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  • Facilitating Collocated Crowdsourcing on Situated Displays

    Simo Hosio,1 Jorge Goncalves,2 Niels van Berkel,2 Simon Klakegg,1

    Shin’Ichi Konomi,3 and Vassilis Kostakos1 1Center for Ubiquitous Computing, University of Oulu, Finland

    2 School of Computing and Information Systems, The University of Melbourne, Australia 3Faculty of Arts and Science, Kyushu University, Japan

    Online crowdsourcing enables the distribution of work to a global labor force as small and often repetitive tasks. Recently, situated crowdsourcing has emerged as a complementary enabler to elicit labor in specific loca- tions and from specific crowds. Teamwork in online crowdsourcing has been recently shown to increase the quality of output, but teamwork in situated crowdsourcing remains unexplored. We set out to fill this gap. We present a generic crowdsourcing platform that supports situated teamwork and provide experiences from a laboratory study that focused on comparing traditional online crowdsourcing to situated team-based crowdsourcing. We built a crowdsourcing desk that hosts three networked terminal displays. The displays run our custom team-driven crowdsour- cing platform that was used to investigate collocated crowdsourcing in

    Simo Hosio (simo.hosio@oulu.fi, http://simohosio.com) is a computer scientist with interests in crowdsourcing, situated technologies and social computing. He is a postdoctoral researcher at the Center for Ubiquitous Computing in the University of Oulu, Oulu 90014, Finland. Jorge Goncalves (jorge.goncalves@unimelb.edu.au, http://jorgegoncalves.com) is a computer scientist with interests in crowdsourcing, situated technologies, and collaborative and social computing. He is a Lecturer in Human–Computer Interaction at the School of Computing and Information Systems in the University of Melbourne, Australia. Niels van Berkel (n.vanberkel@student.unimelb.edu.au, http://nielsvanber kel.com) is a computer scientist with interests in human–computer interaction and social computing. He is a PhD student at the School of Computing and Information Systems in the University of Melbourne, Australia. Simon Klakegg (simon.klakegg@oulu.fi) is a researcher with interests in ubiquitous comput- ing and mobile sensing. He is a PhD student at the Center for Ubiquitous Computing in the University of Oulu, Finland. Shin’Ichi Konomi (konomi@artsci.kyushu-u.ac.jp) is a scientist with interests in sensing systems for local communities. He is a professor at the Faculty of Arts and Science in Kyushu University, Japan. Vassilis Kostakos (vassilis.kostakos@unimelb.edu.au, http://people.eng.unimelb. edu.au/vkostakos) is Professor of Human–Computer Interaction at the University of Melbourne, School of Computing and Information Systems. His research interests include Human–Computer Interaction, Ubiquitous Computing, and Social Media.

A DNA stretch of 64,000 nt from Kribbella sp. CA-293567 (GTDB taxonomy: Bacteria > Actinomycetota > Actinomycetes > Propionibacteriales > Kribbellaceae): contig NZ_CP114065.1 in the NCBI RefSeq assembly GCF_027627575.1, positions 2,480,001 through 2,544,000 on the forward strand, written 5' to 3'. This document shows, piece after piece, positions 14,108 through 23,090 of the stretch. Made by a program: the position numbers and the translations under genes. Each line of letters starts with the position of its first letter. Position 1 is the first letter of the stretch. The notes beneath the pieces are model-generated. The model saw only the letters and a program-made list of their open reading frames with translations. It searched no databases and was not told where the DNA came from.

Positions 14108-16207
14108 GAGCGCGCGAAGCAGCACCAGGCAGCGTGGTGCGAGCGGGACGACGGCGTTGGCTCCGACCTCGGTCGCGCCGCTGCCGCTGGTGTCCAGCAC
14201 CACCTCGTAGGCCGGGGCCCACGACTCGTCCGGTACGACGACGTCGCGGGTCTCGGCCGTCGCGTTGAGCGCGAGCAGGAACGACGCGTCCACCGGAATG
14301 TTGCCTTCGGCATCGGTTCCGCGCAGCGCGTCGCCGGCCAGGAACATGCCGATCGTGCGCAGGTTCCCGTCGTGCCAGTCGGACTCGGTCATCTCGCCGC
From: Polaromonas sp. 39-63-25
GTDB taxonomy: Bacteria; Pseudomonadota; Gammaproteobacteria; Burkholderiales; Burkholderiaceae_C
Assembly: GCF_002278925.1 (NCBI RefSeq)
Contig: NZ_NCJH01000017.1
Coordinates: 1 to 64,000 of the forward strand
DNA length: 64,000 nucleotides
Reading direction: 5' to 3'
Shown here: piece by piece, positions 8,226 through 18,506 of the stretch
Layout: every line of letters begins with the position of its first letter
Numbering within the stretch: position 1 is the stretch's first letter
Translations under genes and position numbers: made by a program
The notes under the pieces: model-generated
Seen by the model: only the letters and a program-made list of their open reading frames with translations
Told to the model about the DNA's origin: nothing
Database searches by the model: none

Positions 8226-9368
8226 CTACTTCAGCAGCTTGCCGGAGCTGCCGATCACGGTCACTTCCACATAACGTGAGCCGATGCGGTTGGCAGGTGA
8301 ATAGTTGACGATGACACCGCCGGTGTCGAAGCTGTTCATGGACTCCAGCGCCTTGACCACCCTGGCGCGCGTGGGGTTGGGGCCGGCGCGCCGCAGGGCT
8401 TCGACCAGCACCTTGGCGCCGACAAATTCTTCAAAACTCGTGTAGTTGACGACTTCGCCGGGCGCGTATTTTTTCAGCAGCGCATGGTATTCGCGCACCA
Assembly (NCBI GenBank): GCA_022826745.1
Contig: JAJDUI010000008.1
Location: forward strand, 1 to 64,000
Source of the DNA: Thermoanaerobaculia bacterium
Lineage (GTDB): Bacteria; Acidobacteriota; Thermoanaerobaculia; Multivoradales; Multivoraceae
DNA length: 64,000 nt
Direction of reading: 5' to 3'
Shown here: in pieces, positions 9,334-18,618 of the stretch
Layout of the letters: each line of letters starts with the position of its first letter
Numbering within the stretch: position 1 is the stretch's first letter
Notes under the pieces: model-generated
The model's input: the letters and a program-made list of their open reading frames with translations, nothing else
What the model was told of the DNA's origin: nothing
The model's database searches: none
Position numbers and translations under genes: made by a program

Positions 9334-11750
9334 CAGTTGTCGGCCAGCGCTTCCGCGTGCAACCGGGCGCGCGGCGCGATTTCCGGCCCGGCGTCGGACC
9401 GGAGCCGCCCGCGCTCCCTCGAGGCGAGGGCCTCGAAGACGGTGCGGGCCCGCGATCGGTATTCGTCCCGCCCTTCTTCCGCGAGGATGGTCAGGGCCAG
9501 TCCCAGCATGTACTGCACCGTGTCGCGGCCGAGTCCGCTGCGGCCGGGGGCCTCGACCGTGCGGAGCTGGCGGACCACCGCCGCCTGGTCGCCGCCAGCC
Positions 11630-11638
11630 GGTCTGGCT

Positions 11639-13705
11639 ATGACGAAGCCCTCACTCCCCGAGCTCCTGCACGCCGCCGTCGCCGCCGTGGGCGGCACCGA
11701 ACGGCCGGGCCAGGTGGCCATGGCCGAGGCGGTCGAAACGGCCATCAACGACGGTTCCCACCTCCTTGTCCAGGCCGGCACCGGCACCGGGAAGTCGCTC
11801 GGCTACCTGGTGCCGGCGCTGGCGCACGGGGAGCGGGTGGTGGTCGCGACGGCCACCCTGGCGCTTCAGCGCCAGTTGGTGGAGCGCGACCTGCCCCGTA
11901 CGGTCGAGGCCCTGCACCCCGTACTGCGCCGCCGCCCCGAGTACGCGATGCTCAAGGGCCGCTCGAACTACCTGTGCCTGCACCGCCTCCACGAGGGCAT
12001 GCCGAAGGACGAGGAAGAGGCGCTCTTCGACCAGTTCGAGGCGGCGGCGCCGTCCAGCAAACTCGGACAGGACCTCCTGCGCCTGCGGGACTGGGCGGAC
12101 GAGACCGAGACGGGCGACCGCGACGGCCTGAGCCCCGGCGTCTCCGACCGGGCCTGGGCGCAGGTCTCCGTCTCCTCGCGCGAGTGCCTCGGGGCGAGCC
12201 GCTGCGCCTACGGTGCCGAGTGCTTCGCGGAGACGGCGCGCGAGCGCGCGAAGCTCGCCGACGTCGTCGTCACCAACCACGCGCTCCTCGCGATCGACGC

Color versions of one or more of the figures in the article can be found online at www.tandfonline.com/hhci.